Before taking a major step like filing for bankruptcy, it’s important to understand all of the ramifications, including the benefits and drawbacks.

Green circle with a checkmark inside


  • It provides a fresh start financially.
  • You’re protected from creditors pursuing payments.
  • Some debts may be discharged entirely.
  • You’ll pay less than what you owe on some debts.
  • Stops foreclosure on your home.
  • Halts repossession of your car.
  • Prevents legal action being taken against you.
Red circle with an X inside


  • Filing fees are hundreds of dollars.
  • You could lose some assets.
  • You will still be responsible for paying some debts.
  • Your credit score will drop.
  • Obtaining loans or credit in the future can be more difficult.
  • Bankruptcy remains on your credit report for seven to 10 years.

How to minimize bankruptcy costs and effects

There are some things you can do to save money when filing for bankruptcy.

It’s possible to file without an attorney, but experts warn that it can lead to mistakes that prompt the court to dismiss the case. Bankruptcy judges and other court employees are prohibited from offering legal advice, as are services that prepare bankruptcy petitions for a fee.

One option for reining in how much it costs to file for bankruptcy is seeking a pro bono attorney who’ll forgo fees as a public service. There are a number of places to look for one, including state bar associations and local and regional free legal clinics.

Once you file, you’ll want to do your best to start rebuilding your credit as soon as possible. Applying for a secured credit card and making sure you make all of your loan payments could help you recover more quickly.

Alternatives to bankruptcy

If you’re unsure whether bankruptcy is the right step for you, consider the following alternatives.

  • Debt settlement: Debt settlement involves negotiating with creditors in order to reach an agreement that allows you to pay less than the total amount owed. The negotiations with creditors can be conducted by you or by a third-party company that specializes in this process. The drawback of this option is that creditors may not necessarily agree to a settlement.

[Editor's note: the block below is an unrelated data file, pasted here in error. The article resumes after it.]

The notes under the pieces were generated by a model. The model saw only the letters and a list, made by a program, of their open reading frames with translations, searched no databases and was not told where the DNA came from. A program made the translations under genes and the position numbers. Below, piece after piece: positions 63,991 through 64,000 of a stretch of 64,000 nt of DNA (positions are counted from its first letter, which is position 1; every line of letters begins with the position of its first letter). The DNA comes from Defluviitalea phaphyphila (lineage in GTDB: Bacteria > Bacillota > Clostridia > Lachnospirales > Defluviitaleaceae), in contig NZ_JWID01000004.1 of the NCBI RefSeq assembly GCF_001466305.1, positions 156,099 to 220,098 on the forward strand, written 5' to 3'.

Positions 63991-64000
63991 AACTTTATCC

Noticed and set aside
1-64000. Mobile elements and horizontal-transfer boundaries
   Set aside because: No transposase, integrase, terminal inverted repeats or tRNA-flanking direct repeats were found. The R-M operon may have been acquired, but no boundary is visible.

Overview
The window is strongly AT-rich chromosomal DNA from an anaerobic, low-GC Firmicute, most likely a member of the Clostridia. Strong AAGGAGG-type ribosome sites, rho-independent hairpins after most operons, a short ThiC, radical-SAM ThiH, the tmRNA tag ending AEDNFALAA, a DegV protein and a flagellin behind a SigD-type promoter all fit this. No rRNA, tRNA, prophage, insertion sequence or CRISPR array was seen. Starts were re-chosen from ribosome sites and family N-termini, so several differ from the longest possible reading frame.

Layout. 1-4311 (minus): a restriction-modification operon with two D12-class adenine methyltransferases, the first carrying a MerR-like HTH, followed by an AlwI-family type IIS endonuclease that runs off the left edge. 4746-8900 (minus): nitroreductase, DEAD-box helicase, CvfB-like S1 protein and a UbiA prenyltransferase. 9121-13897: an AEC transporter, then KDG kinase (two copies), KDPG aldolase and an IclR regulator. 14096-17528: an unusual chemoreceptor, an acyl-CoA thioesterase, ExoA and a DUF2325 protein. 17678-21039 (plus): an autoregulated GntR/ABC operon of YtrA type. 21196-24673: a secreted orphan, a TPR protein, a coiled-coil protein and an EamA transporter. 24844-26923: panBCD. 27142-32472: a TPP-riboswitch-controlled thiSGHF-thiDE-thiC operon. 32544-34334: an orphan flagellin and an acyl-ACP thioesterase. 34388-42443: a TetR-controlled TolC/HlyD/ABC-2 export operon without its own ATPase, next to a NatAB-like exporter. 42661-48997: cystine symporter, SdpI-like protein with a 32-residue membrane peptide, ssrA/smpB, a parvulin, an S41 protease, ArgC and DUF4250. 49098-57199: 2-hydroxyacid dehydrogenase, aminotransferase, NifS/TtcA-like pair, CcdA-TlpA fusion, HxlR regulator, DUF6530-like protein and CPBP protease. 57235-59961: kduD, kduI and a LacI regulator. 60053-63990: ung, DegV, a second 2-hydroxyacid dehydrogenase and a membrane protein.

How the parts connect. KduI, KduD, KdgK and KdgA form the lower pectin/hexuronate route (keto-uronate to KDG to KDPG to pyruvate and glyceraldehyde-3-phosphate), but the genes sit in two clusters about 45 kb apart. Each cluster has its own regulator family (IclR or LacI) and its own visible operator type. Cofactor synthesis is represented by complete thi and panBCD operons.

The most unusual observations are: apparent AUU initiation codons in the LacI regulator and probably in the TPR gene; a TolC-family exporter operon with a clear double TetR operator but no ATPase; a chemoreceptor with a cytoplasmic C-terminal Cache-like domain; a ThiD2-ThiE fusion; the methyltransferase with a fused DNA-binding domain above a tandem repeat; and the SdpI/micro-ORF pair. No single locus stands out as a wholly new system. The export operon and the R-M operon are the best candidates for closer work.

• Debt consolidation: Taking out a debt consolidation loan is another option to deal with significant debt. Taking a single loan to repay existing debts like credit cards, medical debt or other loans, can help streamline your monthly finances and may allow you to reduce the amount of interest you’re paying.
  • Sell belongings: There are many ways to sell belongings you no longer need or use in order to earn extra cash to pay off debts. Online marketplaces such as eBay, Facebook Marketplace or OfferUp are just a few of the platforms where unwanted or unneeded items can help you earn money that can be used to pay off debts.
  • Earn extra money: Establishing a side hustle or finding a second job can be another way to help eliminate debts more quickly. There are multiple platforms that allow you to earn streams of income. Options like Lyft and Uber for instance, allow you to earn extra money providing rides, while apps like Rover provide income for walking dogs. If you’re handy around the house, Taskrabbit is another option, allowing you to sign up to help people with everything from cleaning to furniture assembly.

Bottom line

If you’ve fallen into inescapable debt, bankruptcy gives you a chance to take back control of your financial life. However, bankruptcy isn’t free. You can expect to pay a few hundred to thousands of dollars to cover court fees and attorney costs. There are also long-term impacts on your finances that you’ll want to prepare for.